The present study reported divergent results indicating that no type of SAD is absolutely superior to others; the feasibility and safety of insertion of I-gel and Air-Q SAD were comparable where the total insertion SR and first attempt SR were nonsignificantly different between both the types. However, I-gel superceded Air-Q for its significantly shorter insertion time; these findings had been attributed to the manufacturing characteristics of I-gel which has a gel-like cuff composed of thermoplastic elastomer that did not require cuff inflation[24],[25] and this may shorten insertion time;[24] moreover, insertion of I-gel does not need laryngoscope;[26] thus, I-gel can be a useful tool in emergency situations requiring prompt airway care and for pediatric anesthesia, especially for trainee and junior anesthetists.

These findings go in hand with Siddiqui et al.[26] who in noncomparative study reported that I-gel is simple and easy to use with an SR for insertion in the first attempt of 92% within short insertion time and with Kim et al.[27] who in the comparative study versus Air-Q SAD found that I-gel SAD insertion was significantly easier for pediatric anesthesia.

On contrary to the obtained results, concerning insertion variables, An et al.[24] in a comprehensive meta-analysis found that I-gel can be inserted more quickly than other SAD except Air-Q and LMA Supreme devices, Raza and Khan[28] reported higher SR of blind tracheal intubation with Air-Q than I-gel, and Massoudi et al.[29] showed that the mean insertion time and number of insertion attempts were significantly lower with Air-Q than I-gel in general anesthesia with muscle relaxation. However, these trials included adult patients with varied constitutional factors[28],[29] and the meta-analysis conducted by An et al.[24] included studies comparing SAD insertion in manikins for adults and by volunteer physicians, not anesthetists. Moreover, the effect of the use of muscle relaxants may be an attribute of the differences between these studies and the current study.

In support of the results of the current study and against this controversy, recently, Lee et al.[30] found no statistically significant differences in insertion variables of either of I-gel or Air-Q SAD to get patent airway for geriatric patients during general anesthesia; a fragile patients' category as pediatrics. In addition, Mihara et al.[31] and Hur et al.[32] in comparison of the clinical performance of I-gel versus AuraGain found that the time to successful device insertion was significantly shorter[31],[32] and device insertion was significantly easier with I-gel group than AuraGain SAD.[32]

However, the controversy of the results concerning FOB grading of laryngeal view and tidal volume loss measures was also evident in literature where the current study detected nonsignificant difference between I-gel and Air-Q concerning these two points of evaluation and Mihara et al.[31] and Hur et al.[32] reported nonsignificant differences between I-gel and AuraGain regarding FOB view and OLP. Furthermore, Kohli et al.[33] found that I-gel is comparable to endotracheal intubation in terms of adequacy of ventilation, but the increase in peak airway pressures is less with I-gel. In a similar comparative study, Abdel-Ghaffar et al.[34] compared the performance of LMA classic, Air-Q, and I-gel at different head and neck positions and found that in comparison to neutral position, maximum neck flexion significantly increased OLP and compromised the ventilation, but the extension and left lateral rotation decreased OLP mildly with mild effect on ventilation parameters, and I-gel SAD at different positions and throughout operative period exhibited the best ventilation parameters and FOB view grade. On contrary, Kim et al.[5] found that FOB view was better with AuraGain, but OLP was higher with I-gel, but Lee et al.[30] found that FOB view grading was nonsignificantly different between I-gel and Air-Q, while OLP was significantly higher with I-gel.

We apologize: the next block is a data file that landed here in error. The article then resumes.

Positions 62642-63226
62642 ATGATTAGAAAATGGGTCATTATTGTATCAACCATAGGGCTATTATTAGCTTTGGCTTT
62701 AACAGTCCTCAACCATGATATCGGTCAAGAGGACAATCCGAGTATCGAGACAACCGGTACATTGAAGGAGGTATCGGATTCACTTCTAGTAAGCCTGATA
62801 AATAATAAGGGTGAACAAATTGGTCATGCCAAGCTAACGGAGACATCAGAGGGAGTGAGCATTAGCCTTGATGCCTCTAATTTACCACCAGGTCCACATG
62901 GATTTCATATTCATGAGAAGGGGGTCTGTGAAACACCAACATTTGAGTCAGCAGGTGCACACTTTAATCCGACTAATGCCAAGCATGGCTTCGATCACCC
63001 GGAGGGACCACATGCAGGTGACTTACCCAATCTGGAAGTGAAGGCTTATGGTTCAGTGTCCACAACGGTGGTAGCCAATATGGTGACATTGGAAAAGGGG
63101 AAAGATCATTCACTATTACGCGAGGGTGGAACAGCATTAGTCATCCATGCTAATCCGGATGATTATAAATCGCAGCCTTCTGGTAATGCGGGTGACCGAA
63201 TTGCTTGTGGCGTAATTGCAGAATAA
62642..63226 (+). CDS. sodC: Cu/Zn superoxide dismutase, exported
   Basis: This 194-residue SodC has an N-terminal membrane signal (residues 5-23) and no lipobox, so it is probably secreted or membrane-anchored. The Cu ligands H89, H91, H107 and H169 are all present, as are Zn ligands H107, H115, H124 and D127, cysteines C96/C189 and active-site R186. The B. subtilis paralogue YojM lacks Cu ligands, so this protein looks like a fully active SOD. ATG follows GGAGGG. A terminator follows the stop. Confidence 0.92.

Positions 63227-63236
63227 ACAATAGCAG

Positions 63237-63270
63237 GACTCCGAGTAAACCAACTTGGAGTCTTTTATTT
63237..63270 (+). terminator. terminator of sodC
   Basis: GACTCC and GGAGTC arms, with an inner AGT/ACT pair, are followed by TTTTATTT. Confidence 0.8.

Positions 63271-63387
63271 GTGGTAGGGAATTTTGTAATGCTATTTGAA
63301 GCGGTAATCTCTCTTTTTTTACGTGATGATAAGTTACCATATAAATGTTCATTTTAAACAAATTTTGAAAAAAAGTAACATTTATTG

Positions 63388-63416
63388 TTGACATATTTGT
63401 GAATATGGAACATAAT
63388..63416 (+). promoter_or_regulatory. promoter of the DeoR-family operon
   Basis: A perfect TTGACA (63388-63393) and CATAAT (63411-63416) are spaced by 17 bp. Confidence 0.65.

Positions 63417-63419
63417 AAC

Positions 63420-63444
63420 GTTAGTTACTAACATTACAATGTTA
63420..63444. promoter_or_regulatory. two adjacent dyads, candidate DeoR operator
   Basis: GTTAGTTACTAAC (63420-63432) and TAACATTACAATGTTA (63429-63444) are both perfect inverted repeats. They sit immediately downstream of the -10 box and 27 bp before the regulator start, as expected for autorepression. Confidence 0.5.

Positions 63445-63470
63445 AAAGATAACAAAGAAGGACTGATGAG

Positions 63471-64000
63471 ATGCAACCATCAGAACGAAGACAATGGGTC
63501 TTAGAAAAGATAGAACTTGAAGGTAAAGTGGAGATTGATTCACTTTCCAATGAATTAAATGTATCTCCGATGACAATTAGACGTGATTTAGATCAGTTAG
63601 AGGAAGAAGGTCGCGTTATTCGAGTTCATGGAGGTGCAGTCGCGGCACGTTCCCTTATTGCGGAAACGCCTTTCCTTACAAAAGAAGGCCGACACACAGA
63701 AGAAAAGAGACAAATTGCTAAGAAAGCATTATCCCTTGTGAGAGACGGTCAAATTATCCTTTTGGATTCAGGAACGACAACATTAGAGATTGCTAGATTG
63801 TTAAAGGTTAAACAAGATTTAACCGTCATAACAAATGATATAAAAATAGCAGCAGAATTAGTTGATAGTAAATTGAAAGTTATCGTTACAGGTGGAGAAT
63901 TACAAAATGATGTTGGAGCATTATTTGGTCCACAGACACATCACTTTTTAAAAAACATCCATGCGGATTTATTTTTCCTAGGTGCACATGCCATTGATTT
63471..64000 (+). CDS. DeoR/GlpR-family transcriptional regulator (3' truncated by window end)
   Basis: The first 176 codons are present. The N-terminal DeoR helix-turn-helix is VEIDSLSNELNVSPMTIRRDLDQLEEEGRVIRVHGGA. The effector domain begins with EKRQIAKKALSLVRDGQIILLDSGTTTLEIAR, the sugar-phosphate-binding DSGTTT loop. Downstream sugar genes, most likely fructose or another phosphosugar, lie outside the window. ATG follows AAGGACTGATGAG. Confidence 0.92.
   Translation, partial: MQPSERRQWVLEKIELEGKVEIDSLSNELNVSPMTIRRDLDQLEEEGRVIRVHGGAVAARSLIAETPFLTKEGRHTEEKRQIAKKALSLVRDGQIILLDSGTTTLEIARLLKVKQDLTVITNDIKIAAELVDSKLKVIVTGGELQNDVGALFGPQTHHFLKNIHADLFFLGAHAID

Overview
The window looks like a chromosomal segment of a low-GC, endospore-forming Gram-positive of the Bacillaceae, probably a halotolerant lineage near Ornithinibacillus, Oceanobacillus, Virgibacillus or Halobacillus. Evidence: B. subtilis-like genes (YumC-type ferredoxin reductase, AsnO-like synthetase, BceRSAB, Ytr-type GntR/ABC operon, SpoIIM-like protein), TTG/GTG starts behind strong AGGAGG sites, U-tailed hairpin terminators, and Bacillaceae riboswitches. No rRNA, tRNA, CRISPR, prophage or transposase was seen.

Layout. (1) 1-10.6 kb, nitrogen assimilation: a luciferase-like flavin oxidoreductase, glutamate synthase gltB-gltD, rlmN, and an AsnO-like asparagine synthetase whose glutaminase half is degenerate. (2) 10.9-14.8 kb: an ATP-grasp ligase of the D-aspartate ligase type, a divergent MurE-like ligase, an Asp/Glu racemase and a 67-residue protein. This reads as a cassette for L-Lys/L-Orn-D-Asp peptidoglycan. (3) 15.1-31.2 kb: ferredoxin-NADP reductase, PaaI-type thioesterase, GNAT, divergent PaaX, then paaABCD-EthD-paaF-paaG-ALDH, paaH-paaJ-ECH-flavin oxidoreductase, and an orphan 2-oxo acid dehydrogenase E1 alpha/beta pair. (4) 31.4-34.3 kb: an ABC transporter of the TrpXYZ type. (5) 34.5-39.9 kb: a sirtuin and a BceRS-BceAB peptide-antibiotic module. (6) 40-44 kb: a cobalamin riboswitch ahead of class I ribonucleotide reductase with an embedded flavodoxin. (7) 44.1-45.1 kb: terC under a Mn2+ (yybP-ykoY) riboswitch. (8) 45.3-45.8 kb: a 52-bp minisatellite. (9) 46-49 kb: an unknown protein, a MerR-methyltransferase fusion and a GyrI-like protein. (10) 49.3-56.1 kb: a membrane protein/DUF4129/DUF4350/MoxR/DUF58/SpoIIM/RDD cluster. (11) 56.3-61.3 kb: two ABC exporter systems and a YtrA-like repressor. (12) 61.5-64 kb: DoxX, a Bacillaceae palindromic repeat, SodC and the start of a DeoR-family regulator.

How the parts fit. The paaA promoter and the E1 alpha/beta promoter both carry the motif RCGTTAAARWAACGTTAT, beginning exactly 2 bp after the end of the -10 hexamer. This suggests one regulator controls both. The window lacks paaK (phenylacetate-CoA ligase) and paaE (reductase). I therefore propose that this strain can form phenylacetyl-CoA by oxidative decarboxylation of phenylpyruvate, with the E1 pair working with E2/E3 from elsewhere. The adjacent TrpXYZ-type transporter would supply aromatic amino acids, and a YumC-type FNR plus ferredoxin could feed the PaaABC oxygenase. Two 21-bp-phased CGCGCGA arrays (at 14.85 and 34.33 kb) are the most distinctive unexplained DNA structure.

Furthermore, intraoperative hemodynamic and oxygen saturation changes showed nonsignificant difference between both the devices in favor of I-gel, while PO complications showed nonsignificant differences in favor of Air-Q. Also,in comparison between I-gel and endotracheal intubation,[33] LMA,[35] LMA Classic[36] and LMA SupremeTM[37] found nonsignificant differences in hemodynamic variables and PO complications were not significantly different[33],[36] except nausea and vomiting that was significant higher with LMA[36] and gastric insufflations was significantly less frequent with I-gel than with both LMA[36] and LMA Supreme TM.[37] Furthermore, Mihara et al.[31] reported significantly lower incidence of device blood staining with I-gel than with AuraGain SAD, and Massoudi et al.[29] reported a significantly higher incidence of sore throat but nonsignificant difference regarding other PO complications with I-gel than with Air-Q.

   Conclusion Top

No SAD is immune against defaults; both Air-Q and I-gel SAD provided advantages for pediatric anesthesia during short-duration surgical procedure with nonsignificant differences. However, I-gel SAD required a shorter insertion time and provided a high SR which is satisfactory for trainees and during an emergency. Secondary to its inherent manufacture character, it allowed minimization of tidal volume leak and gastric inflation, so it spares the need for insertion of the gastric tube. Moreover, I-gel insertion is associated with infrequent postinsertion complications and so its application is to great extent safe.

Financial support and sponsorship


Conflicts of interest

There are no conflicts of interest.

   References Top

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[PUBMED]  [Full text]  
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  [Figure 1], [Figure 2], [Figure 3], [Figure 4], [Figure 5]

  [Table 1], [Table 2]